Mobile software developer Josh Michaels Mobile Development and Aggressive Testing: An Interview with Josh Michaels
Video

Josh Michaels is an independent software developer who makes apps for the iPad, iPhone, and Mac under the company name Jetson Creative. In this interview, Josh discusses mobile development, testing aggressively, and keeping users happy. 

Jonathan Vanian's picture Jonathan Vanian
Joe Justice inventor of the Extreme Manufacturing project management method For Maximum Awesome: An Interview with Joe Justice
Video

Joe Justice is a consultant at Scrum Inc. and inventor of the Extreme Manufacturing project management method. He also is the founder of Team WIKISPEED, an all-Scrum volunteer-based, "green” automotive prototyping company.

Cameron Philipp-Edmonds's picture Cameron Philipp-Edmonds
Maintaining the Programming Mob: An Interview with Woody Zuill
Video

"Fun" and "kindness" aren't the first things that come to mind when thinking of the mob, but in software development—they're mandatory. Woody Zuill discusses how mob programming takes a very agile and collaborative effort at delivering great software on time, and with the respect of everyone on board.

Noel Wurst's picture Noel Wurst

Conference Presentations

Agile DevOps West Mobbing, Pairing, Soloing, and Pipe Fires: A Personal History of Collaboration
Slideshow

Pair programming: the practice you love to hate! Twenty years after being introduced as part of Extreme Programming, the collaborative practice is still a thing. And if you thought pairing was nuts, now there's mobbing, where the entire team works together on one thing at a time. Yet we often hear teams say, "We go faster because we are mobbing." In this anecdote-heavy session, you'll hear Jeff Langr's history of working through various models for collaboration (or not) across the past several decades, including solo programming, pairing, and mobbing. He'll show you his office blueprints to help put you in his shoes and understand what contributed to the ups and downs of each model. You'll learn tips for success, pitfalls to watch out for, and Jeff's take on why mobbing or pairing might help us go faster. Come with a willingness to lose your preconceptions.

Jeff Langr
Agile DevOps East A Personal History of Collaboration: Soloing, Pairing, Mobbing, Cube Farms, and Pipe Fires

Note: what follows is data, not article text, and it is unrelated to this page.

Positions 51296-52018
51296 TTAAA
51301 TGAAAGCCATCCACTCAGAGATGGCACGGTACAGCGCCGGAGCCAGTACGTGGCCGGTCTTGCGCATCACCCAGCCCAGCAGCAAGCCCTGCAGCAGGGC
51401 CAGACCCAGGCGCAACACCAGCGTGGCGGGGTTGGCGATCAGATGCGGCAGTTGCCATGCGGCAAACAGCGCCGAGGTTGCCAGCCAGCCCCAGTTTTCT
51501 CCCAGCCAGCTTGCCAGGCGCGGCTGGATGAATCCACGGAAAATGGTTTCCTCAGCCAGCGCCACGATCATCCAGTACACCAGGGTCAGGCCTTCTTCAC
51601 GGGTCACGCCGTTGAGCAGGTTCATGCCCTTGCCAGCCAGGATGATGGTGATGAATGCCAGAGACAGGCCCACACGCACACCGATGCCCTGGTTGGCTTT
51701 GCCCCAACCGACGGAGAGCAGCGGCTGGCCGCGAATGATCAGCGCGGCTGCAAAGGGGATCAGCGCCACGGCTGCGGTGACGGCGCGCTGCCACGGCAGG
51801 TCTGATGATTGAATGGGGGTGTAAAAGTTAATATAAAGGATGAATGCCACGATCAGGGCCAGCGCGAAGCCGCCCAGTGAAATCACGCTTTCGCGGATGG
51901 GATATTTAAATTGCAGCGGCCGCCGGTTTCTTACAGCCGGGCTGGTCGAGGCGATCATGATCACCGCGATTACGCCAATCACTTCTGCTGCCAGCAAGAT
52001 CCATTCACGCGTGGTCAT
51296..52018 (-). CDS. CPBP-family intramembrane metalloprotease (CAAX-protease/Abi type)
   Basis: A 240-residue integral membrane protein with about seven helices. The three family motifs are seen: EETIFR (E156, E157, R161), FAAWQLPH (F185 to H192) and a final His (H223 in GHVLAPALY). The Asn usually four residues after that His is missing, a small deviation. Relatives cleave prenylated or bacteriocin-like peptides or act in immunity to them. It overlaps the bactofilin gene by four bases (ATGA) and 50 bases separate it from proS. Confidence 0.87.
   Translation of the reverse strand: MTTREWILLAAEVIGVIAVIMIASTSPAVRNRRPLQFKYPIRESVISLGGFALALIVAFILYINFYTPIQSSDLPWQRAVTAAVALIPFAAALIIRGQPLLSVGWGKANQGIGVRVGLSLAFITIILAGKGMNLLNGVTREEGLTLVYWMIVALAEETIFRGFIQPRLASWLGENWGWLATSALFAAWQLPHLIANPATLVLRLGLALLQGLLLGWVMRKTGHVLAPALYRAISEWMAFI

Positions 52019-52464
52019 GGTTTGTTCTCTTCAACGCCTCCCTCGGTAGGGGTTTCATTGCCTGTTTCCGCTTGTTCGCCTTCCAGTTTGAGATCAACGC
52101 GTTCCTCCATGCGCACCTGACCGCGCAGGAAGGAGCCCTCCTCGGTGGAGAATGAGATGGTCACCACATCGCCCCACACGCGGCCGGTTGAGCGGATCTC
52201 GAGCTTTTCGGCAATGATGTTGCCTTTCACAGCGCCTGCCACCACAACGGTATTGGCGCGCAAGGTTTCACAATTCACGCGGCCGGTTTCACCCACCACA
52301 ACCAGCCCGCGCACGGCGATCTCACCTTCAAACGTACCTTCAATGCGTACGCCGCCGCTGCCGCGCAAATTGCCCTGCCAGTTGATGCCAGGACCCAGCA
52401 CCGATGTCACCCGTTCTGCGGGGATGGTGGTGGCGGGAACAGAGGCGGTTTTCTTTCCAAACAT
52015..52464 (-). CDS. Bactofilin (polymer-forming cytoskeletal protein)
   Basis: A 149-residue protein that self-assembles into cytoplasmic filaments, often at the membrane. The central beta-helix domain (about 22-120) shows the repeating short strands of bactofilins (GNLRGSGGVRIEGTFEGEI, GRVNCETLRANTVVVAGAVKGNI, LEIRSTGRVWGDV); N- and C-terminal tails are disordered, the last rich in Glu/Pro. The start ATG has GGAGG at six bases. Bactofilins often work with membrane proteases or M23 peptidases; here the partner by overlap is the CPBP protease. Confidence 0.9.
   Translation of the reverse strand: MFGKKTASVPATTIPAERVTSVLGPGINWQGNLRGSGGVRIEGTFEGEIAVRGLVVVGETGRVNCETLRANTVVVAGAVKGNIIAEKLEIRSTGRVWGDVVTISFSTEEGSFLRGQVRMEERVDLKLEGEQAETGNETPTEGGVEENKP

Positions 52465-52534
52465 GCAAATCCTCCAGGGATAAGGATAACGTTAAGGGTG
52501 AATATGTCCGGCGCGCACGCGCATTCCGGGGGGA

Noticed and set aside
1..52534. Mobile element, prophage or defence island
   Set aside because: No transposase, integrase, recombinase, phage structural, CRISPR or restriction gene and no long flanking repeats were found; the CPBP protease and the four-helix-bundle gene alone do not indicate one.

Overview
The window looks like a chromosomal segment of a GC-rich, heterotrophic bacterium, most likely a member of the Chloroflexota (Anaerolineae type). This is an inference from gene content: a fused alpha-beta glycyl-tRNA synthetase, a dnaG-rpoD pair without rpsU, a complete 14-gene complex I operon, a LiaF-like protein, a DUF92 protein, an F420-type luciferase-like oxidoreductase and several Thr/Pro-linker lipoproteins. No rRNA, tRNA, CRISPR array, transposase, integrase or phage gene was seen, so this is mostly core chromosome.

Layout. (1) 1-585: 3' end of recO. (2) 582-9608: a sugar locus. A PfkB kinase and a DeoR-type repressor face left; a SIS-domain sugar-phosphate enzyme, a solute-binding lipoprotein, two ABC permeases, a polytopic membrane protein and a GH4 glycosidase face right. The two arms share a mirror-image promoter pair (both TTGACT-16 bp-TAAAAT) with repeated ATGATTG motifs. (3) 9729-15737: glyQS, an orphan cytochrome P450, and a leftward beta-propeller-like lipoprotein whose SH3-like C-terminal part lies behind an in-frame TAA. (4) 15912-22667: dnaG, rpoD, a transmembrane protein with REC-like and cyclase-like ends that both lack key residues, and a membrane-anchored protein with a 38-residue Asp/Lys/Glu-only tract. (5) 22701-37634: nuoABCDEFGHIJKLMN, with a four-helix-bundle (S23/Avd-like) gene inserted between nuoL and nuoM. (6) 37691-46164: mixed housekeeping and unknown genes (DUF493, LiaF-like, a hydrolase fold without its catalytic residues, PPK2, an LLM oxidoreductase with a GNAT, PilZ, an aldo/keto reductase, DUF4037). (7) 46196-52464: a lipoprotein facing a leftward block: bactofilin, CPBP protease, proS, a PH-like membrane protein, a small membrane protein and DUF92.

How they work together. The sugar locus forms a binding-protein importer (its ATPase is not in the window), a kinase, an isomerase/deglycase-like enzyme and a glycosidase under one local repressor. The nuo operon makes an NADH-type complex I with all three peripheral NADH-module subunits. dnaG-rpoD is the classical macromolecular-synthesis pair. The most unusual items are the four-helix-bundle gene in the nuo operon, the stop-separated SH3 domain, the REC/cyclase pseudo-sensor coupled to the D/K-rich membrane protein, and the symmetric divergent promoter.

Slideshow

Pair programming is the practice you love to hate! It's been nearly twenty years since Extreme Programming promoted pair programming as a collaborative practice, and it's still here. And if you thought that was bad, now there's mobbing, where the entire team works together on one thing at a time. Does that seem nuts? Yet we often hear teams say, "We go faster because we are mobbing." In this anecdote-heavy session, you'll hear Jeff Langr's history of working through various models for collaboration (or not) across the past several decades, including pairing, solo programming, and mobbing. He'll show you his office blueprints to help put you in his shoes and understand what made for the ups and downs of each model. You'll learn tips for success with each model, pitfalls to watch out for, and Jeff's take on why mobbing or pairing might help us go faster.

Jeff Langr
STARCANADA Mobbing for Test Design: Connecting with Your Colleagues’ Test Ideas
Slideshow

Do you have trouble generating test case ideas? Are there seemingly obvious bugs getting through your test plan? Are you considering revamping your current test analysis and design? If you answered yes to any of these questions, then this session is for you. You may have heard of mob...

Jeff MacBane
Mobile Dev Test Threads, Queues, and More: Async Programming in iOS
Slideshow

To keep your iOS app running butter-smooth at 60 frames per second, Apple recommends doing as many tasks as possible asynchronously or “off the main thread.” Joe Keeley introduces you to some basic concepts of asynchronous programming in iOS. He discusses what threads and queues are, how...

Joe Keeley